In a recent Memorandum Order, Judge Richard G. Andrews considered defendants’ request to “show that the suboxone film has not achieved commercial success.” Reckitt Benckiser Pharmaceuticals Inc., et al. v. Watson Laboratories Inc., et al., C.A. No. 13-1674-RGA (D. Del. Dec. 15, 2015). Judge Andrews first noted that “Plaintiffs are not claiming commercial success, but are asserting other secondary factors of nonobviousness.” Judge Andrews also noted that “[t]he absence of objective evidence is a neutral factor.” Judge Andrews explained that “marketplace failure could, under the right circumstances, be a ‘negative factor,’” as it “could rebut (in a roundabout way) ‘long-felt need.’” While Judge Andrews “was doubtful that Defendants [can] show marketplace failure,” or “even have a good shot at making commercial results a neutral factor,” Judge Andrews nevertheless found that “Defendants have to decide how to allocate their time. “ Accordingly, Judge Andrews concluded that “if Defendants believe the proffered . . . evidence [regarding commercial success] is a good use of their time, I will allow it.” Judge Andrews reached this conclusion despite the fact that “Plaintiffs unilaterally withdrew their commercial success expert, and Defendants’ expert was to respond to that now foregone evidence.” Judge Andrews did “not see Plaintiffs being unfairly prejudiced by allowing Defendants to put on their evidence.”
In Reckitt Benckiser Pharmaceuticals Inc., et al. v. Watson Laboratories, Inc., et al., C.A. No. 13-1674-RGA; v. Par Pharmaceutical, Inc., et al., C.A. No. 14-422-RGA (D. Del. Dec. 16, 2015), Judge Richard G. Andrews granted-in-part Plaintiffs’ motion in limine to preclude Defendants from offering evidence at trial concerning the an inter partes review of a patent-in-suit.
Defendants were precluded from offering “the PTAB’s factual finding, decisions, and legal conclusions,” but would be allowed to offer opposing party statements admissible under FRE 801(d)(2). Id. at 2. The remainder of documents at issue appeared to be inadmissible hearsay, and the Court thus advised they should not be offered into evidence absent a exception. Id. The Court would permit Defendants at trial to lay a foundation for their expert to rely on a certain declaration from the proceedings (regarding another’s pH measurement), explaining that whether the expert could rely on such data was a factual question that was not amenable to resolution before trial. Id.
Special Master Seville recently decided several discovery disputes arising between plaintiff Callwave and defendants Google and Broadsoft in several related litigations pending before Judge Richard G. Andrews. Callwave Communications, L.L.C. v. AT&T Mobility LLC, et al., C.A. Nos. 12-1701-RGA, 12-1702-RGA, 12-1704-RGA, 13-711-RGA (D. Del. Dec. 17, 2015).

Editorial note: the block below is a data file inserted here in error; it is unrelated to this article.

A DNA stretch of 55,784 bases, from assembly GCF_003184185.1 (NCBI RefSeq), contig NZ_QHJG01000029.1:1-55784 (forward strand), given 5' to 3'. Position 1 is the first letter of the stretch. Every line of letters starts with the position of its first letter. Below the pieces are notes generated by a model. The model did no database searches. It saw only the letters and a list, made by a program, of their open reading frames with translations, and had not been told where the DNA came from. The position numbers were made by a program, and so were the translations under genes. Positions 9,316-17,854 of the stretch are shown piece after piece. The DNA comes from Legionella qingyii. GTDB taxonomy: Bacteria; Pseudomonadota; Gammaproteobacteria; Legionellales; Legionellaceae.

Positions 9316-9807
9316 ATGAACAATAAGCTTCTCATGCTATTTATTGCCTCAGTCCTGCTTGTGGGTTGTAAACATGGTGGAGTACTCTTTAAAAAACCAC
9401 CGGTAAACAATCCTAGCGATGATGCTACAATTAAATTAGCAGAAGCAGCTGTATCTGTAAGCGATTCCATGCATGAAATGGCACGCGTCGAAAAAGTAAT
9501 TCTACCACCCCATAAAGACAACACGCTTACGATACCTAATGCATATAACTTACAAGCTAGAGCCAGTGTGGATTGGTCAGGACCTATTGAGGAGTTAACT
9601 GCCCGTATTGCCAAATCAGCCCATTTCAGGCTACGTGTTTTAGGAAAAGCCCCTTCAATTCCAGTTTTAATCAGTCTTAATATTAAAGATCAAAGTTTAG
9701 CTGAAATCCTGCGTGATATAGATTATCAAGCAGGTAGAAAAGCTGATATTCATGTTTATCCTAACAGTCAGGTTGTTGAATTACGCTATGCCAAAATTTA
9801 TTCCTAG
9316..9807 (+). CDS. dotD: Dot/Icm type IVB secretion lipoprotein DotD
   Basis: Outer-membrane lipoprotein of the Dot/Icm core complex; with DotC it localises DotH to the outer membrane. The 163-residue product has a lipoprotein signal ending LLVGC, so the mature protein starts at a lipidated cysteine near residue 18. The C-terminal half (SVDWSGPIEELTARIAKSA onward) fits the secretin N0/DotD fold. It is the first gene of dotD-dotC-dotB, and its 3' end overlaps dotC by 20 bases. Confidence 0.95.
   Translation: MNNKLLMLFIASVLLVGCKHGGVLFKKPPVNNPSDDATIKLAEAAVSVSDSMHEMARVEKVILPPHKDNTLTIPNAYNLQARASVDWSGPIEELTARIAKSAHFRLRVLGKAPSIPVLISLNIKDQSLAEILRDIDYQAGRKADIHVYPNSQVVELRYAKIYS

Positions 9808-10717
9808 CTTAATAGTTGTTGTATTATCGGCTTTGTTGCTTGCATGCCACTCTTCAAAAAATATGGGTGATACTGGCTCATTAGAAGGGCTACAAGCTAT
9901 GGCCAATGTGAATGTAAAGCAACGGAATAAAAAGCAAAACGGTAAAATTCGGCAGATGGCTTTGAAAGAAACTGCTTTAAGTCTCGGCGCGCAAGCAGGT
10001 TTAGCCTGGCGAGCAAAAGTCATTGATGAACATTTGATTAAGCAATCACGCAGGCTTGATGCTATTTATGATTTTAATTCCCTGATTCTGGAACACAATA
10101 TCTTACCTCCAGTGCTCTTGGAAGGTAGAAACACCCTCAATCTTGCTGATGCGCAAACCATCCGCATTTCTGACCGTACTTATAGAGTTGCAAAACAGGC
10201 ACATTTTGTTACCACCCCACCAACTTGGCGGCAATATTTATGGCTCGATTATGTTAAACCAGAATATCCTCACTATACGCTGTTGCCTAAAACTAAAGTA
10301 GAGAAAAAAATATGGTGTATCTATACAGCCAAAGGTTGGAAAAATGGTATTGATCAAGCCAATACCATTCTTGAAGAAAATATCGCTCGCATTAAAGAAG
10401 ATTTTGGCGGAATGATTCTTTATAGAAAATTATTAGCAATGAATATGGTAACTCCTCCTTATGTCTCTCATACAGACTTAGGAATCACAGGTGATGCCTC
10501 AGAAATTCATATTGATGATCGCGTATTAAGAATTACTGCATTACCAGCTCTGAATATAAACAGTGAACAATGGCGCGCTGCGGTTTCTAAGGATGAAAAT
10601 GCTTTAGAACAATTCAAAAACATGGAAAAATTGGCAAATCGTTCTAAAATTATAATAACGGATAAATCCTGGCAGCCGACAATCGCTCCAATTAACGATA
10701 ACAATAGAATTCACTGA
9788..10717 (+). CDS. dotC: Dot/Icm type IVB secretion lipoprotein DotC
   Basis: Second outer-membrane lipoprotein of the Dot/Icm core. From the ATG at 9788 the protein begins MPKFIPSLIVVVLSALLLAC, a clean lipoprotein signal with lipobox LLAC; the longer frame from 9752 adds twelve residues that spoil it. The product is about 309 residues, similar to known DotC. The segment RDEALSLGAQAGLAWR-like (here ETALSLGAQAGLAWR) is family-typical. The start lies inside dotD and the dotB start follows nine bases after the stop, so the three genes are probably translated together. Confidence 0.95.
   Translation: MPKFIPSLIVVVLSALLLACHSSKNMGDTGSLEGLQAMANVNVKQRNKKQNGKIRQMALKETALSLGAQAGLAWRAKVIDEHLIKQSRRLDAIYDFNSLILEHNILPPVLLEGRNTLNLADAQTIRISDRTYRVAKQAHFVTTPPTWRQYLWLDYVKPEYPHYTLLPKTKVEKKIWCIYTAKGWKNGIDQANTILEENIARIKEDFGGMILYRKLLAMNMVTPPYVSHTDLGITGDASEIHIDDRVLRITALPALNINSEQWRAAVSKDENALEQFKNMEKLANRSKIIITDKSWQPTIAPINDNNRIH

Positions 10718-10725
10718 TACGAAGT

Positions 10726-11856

First, Special Master Seville vacated a prior order denying Callwave’s request regarding the production of an expert’s report and testimony from a prior litigation. Id. at ¶ 1-2. Special Master Seville found that the report and testimony related to “opinions on prior art asserted by Google in this litigation and are therefore relevant.” Id. at ¶ 2.
Special Master Seville then considered Callwave’s motion to strike defendants’ expert and defendants’ counter motion to strike Callwave’s new validity opinions and portions of the reply report of its expert. Id. at ¶ 4. After a review of the relevant factors set forth in Meyers v. Pennypack Woods Home Ownership Ass’n, 559 F.2d 894, 904-05 (3d Cir. 1977), Special Master Seville denied both motions. Special Master Seville found no prejudice that could not be cured, no disruption of a trial date (trial was not scheduled), and no bad faith or intentional conduct. Id. at ¶ 10-12.
In this patent litigation between Adidas and Under Armour, Judge Sleet held a Markman hearing on May 14, 2015 and issued a claim construction order on June 15, 2015. The Defendant, Under Armour, subsequently filed a motion to modify the claim construction order based on the fact that the Under Armour had proposed the same construction in filing an inter partes review that it had proposed in the litigation. Although the PTAB did not institute IPR, Under Armour argued that Judge Sleet should adopt the construction advocated before the PTAB because the PTAB had accepted that construction in its denial of IPR. Therefore, Under Armour reasoned, the PTAB’s reliance on that construction means that collateral estoppel should apply. Adidas AG v. Under Armour, Inc., et al., C.A. No. 14-130-GMS, Or. at 2 n.1 (D. Del. Dec. 15, 2015).
Judge Sleet rejected this argument, reasoning that “the PTAB’s choice not to institute and IPR is not the type of adjudication that leads to issue preclusion” because the PTAB adopted Under Armour’s construction only “for purposes of this decision.” Id. Moreover, “the patent owner [Adidas] did not present the PTAB with a different construction than the one it presented to the court. The fact that it did not provide the PTAB with any construction does not weigh in favor of issue preclusion in such a preliminary proceeding. Contrary to the defendants’ assertions, the patentee is not ‘trying to have its cake and eat too.’ The court is not bound by a preliminary claim construction used by the PTAB for the limited purpose of denying an IPR request.” Id.